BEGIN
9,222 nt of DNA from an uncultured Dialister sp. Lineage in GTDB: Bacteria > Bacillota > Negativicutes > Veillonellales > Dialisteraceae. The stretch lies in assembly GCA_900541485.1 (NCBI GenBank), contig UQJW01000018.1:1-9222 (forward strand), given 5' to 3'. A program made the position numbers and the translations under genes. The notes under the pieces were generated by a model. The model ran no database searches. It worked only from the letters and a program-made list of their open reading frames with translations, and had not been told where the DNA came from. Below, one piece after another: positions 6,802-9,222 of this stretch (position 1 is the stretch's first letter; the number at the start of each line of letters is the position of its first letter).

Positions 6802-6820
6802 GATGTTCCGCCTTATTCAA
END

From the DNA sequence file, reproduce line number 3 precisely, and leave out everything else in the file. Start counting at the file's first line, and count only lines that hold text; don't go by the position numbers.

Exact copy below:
6802 GATGTTCCGCCTTATTCAA